NIST Handbook 130 - Uniform Laws and Regulations in the areas of Legal Metrology and Engine Fuel Quality
In 1993 the National Institute of Standards and Technology (NIST), in conjunction with the National Conference on Weights and Measures (NCWM), developed the Examination Procedure for Price Verification (EPPV) to respond to public concern about price accuracy in retail stores. More than 500 retailers, consumer representatives, and state and local weights and measures officials participated in the development of this procedure. The Examination Procedure for Price Verification was adopted by the NCWM in 1995, and is published in NIST Handbook 130.
Frequently Asked Questions
- What is the NIST EPPV?
The NIST EPPV is an inspection procedure that provides regulatory officials and other interested parties with the test procedures, enforcement practices, and other tools necessary to monitor and evaluate the pricing practices of retail stores.
- Is it a law or regulation?
No, the NIST EPPV is an inspection procedure. The results of an inspection conducted according to the EPPV must be evaluated for compliance with state or federal laws and regulations.
- Does NIST regulate or enforce pricing accuracy?
No, NIST is not a regulatory agency. The Federal Trade Commission (FTC) is the federal agency with regulatory jurisdiction over most advertising and pricing practices. Many states also have laws and regulations that prohibit inaccurate or deceptive advertising and pricing practices.
- Why do we need an EPPV?
Consumers want to be confident that the price at which a product is advertised or displayed is the price they will be charged at the check-out counter. The NIST EPPV was developed as a method that regulatory officials and other parties may use to help ensure that consumers are charged the correct price for items they purchase.
- How does it work?
The NIST EPPV utilizes "randomized" and "stratified" sampling plans that look at products throughout a store in order to evaluate how well the store is maintaining price accuracy. The EPPV establishes procedures for comparing the price at which products are advertised or displayed to the price charged at the check-out counter. These procedures may be used with any type of check-out process, from manual entry by the cashier to fully automated scanner systems.
- Does it apply to all retail stores?
The NIST EPPV applies to all retail stores that sell products, including but not limited to grocery, hardware, general merchandise, drug, automotive supply, convenience, and warehouse club stores.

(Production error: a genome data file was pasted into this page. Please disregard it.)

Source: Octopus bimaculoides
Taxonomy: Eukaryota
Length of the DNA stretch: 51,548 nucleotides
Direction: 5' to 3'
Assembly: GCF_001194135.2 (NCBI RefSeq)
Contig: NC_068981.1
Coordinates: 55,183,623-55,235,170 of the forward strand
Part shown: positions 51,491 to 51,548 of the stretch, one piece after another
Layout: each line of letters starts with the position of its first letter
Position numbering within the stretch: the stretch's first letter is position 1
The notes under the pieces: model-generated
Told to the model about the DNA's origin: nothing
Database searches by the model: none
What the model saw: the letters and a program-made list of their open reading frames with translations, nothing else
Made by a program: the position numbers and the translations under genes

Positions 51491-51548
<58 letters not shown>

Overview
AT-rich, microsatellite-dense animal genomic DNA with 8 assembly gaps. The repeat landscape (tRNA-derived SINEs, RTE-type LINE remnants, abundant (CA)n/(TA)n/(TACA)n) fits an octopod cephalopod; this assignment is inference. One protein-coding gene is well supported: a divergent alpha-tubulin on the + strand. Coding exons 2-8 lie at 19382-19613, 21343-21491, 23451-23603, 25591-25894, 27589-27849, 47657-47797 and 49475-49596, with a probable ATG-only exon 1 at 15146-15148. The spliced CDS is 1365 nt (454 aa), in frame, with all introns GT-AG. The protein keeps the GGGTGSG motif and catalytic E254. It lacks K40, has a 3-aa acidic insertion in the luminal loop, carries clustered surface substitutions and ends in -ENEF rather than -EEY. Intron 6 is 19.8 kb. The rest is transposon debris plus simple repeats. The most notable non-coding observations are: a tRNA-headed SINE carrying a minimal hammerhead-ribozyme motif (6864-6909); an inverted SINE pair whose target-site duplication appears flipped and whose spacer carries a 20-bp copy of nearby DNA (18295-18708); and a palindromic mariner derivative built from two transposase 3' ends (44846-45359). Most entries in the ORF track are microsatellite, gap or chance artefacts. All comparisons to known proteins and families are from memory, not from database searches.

- Does the NIST EPPV allow stores to have pricing errors?
Under the NIST EPPV, a retail store "fails" an inspection when more than 2 % of the products tested are advertised or displayed at a price that is different from the price charged at the check-out counter. These pricing errors may be either over- or under-charges, and are not always against the consumer.
- Does this mean stores are allowed to have 2 % of their products incorrectly priced?
It is inaccurate to say that stores are allowed to have 2 % of their products incorrectly priced. Federal law prohibits "unfair or deceptive acts or practices in or affecting commerce."1 The 2 % error rate established in the NIST EPPV is a guideline to help regulatory officials evaluate whether or not a retail store has good pricing practices. This should not be interpreted to mean that any errors found are "acceptable" or do not need to be corrected.
- What does it mean if a store "passes" inspection?
If a store passes inspection under the NIST EPPV, that means that on that day at least 98 % of the products tested were advertised or displayed at the same price that was charged at the check-out counter.
- Are regulatory agencies required to follow the NIST EPPV?
No, although the FTC and many state agencies do.
- Are regulatory agencies required to permit 2 % of products to be inaccurately priced?
No. The 2 % error rate provided in the NIST EPPV is merely a guideline to assist regulatory officials with evaluating the overall quality of a store's pricing practices. Depending on the type and pattern of errors found, many regulatory agencies would have the authority to take enforcement action against a store even if the store had an error rate of less than 2 %.
- Where can I get a copy of the NIST EPPV?
The NIST EPPV is published in NIST Handbook 130, Uniform Laws and Regulations in the areas of legal metrology and engine fuel quality. The EPPV may be viewed and downloaded from the web. Alternatively, copies of NIST Handbook 130 may be purchased from the NCWM.
115 U.S.C. Sec. 45(a)(1).